The Fletcher NER '44' Class 0-6-0 Tank Engines

NER '44' Class No. 49 saddletank as built (M.Peirson)

During the late 1860s, Fletcher built the first of his Class '5' short-coupled long-boilered saddle tanks. These broke from North Eastern Railway (NER) tradition of small shunting engines. A number of design variations occurred, and culminated in the '44' Class saddle tanks. These were built between 1881 and 1883, and tended to use the newer parts of withdrawn small passenger and goods locomotives.

Only seven Class '44' locomotives were built. These had the long 24in stroke as used on a number of older NER goods engines. At least two of the engines re-used crank axles from withdrawn locomotives.

Neither T.W. Worsdell nor W. Worsdell liked saddletank designs, and they built large numbers of side tank shunting engines for the NER. These began with the J71 (NER Class E) in 1886.

The Class '44' boilers were in need of replacement by the late 1890s, so W. Worsdell decided to rebuild all of them as side tank locomotives. Previously, W. Worsdell had noted that he preferred to build new locomotives after his experience with the expensive rebuilds of the Class '964' engines. However, the Class '44's had a chassis that was virtually the same as the J71. So by replacing the superstructure and boiler, a rebuild could easily produce a locomotive that was virtually identical to the J71. All seven Class '44's were rebuilt with side tanks between 1898 and 1902.

NER '44' Class, No. 106 at Shildon. Note shunting pole.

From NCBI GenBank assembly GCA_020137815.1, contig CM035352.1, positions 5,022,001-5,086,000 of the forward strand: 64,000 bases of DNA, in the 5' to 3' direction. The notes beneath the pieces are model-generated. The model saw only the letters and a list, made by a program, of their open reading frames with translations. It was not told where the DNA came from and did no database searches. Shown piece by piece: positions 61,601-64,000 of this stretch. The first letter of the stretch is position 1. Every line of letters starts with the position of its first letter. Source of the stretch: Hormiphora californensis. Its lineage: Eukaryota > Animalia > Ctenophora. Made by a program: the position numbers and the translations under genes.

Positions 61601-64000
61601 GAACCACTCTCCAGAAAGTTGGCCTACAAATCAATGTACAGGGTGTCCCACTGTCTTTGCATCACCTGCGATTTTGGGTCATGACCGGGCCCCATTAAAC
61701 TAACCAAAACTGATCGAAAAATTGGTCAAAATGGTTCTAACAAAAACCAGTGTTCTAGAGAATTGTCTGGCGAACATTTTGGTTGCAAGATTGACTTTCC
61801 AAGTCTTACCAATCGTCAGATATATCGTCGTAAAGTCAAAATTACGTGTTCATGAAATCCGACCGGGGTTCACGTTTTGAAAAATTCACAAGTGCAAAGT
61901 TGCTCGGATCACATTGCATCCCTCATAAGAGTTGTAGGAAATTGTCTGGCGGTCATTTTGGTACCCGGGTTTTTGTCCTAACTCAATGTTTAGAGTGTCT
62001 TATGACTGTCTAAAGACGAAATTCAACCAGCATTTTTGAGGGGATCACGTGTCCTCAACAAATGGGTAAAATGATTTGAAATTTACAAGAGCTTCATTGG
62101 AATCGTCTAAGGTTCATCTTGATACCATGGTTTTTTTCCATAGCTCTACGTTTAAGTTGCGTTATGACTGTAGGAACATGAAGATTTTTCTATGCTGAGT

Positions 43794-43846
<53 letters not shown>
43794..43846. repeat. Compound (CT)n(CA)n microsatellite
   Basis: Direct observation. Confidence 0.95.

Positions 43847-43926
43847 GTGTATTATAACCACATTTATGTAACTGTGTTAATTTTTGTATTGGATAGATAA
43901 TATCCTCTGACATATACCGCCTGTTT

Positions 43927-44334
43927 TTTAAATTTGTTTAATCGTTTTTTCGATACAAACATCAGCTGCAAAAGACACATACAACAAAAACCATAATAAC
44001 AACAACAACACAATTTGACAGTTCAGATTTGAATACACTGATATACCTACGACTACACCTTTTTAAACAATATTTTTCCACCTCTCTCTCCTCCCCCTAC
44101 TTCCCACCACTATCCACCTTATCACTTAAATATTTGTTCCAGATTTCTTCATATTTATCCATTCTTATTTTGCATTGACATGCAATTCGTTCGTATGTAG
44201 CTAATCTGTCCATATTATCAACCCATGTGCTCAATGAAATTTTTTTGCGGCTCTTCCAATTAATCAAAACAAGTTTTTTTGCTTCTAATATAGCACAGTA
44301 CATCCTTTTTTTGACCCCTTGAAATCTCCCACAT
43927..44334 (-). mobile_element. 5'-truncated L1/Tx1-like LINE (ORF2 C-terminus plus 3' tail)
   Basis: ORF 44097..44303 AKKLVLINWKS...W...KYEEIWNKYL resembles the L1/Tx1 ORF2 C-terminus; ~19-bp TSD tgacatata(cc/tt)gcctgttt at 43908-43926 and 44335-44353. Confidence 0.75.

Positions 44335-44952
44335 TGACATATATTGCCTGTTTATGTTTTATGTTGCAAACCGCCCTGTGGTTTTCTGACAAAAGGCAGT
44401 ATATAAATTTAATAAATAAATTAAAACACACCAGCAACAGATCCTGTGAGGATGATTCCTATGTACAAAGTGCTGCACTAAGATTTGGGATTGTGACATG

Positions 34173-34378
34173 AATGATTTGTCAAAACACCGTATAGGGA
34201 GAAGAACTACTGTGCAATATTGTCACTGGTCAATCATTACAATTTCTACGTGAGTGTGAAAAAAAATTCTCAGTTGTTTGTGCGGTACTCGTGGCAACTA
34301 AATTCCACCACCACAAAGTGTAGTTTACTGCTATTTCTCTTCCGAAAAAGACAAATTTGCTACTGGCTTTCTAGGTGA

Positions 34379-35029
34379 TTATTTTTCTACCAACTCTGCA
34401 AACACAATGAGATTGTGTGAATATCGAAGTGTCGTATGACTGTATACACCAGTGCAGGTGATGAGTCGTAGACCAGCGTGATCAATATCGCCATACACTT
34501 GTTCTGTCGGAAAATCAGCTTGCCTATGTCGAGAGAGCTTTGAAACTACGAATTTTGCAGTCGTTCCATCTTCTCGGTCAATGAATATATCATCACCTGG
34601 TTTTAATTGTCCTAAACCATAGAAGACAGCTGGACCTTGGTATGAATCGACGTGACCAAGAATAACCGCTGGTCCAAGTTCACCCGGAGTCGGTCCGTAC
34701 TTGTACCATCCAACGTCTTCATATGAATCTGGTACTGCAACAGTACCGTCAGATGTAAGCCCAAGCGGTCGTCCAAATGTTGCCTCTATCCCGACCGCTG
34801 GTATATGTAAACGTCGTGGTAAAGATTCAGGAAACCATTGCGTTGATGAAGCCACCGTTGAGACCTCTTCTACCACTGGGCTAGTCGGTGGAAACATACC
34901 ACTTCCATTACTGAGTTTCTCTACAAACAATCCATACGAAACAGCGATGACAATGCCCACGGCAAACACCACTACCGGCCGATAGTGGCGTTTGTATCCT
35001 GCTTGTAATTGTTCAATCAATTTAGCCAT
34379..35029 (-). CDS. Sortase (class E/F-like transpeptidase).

The Class '44's received very few modifications after their rebuilds. Their coal bunkers had coal rails. These received plates before Grouping (1923).

Two '44's were withdrawn before Grouping (1923), leaving five to enter LNER ownership. Withdrawals were clearly due, and the LNER did not give the '44's a formal LNER classification. Four of the '44's were withdrawn by January 1926. No. 106 had received a new boiler in 1918, and was expected to last longer. Due to a shortage of boilers for the J71s, No. 106 was withdrawn in September 1926. No. 106's boiler was donated to J71 No. 399.

The Class '44's initially worked the Northern Division of the NER. By Grouping, they were allocated to East Hartlepool, Sunderland, Heaton, and Shildon. By this time, their work was mainly restricted to the shunting of wagons near their sheds.

Technical Details

Cylinders (x2): (inside) 16x24in.
Motion: Stephenson
Valves: Slide
Boiler: Diameter (max): 3ft 8in
Length: 10ft
Boiler Pressure: 140psi
Diagram No: 73
Heating Surface: Total: 731 sq.ft.
Firebox: 73 sq.ft.
Tubes: 658 sq.ft. (139x 1.75in dia.)
Grate Area: 11.3 sq.ft.
Wheels: 4ft 7.25in
Total Wheelbase: 13ft 7in
Tractive Effort: (at 85%) 13,233 lb
Length: 28ft 4.75in
Weight: 36t
Max. Axle Load: 13t 15cwt
Water Capacity: 690 gallons
Coal Capacity: 1t 5cwt


None of the NER '44' locomotives survived into preservation.


I am not aware of any models of the NER '44' locomotives in any scale.


Thank you to Malcolm Peirson for the photograph of No. 49 as originally built.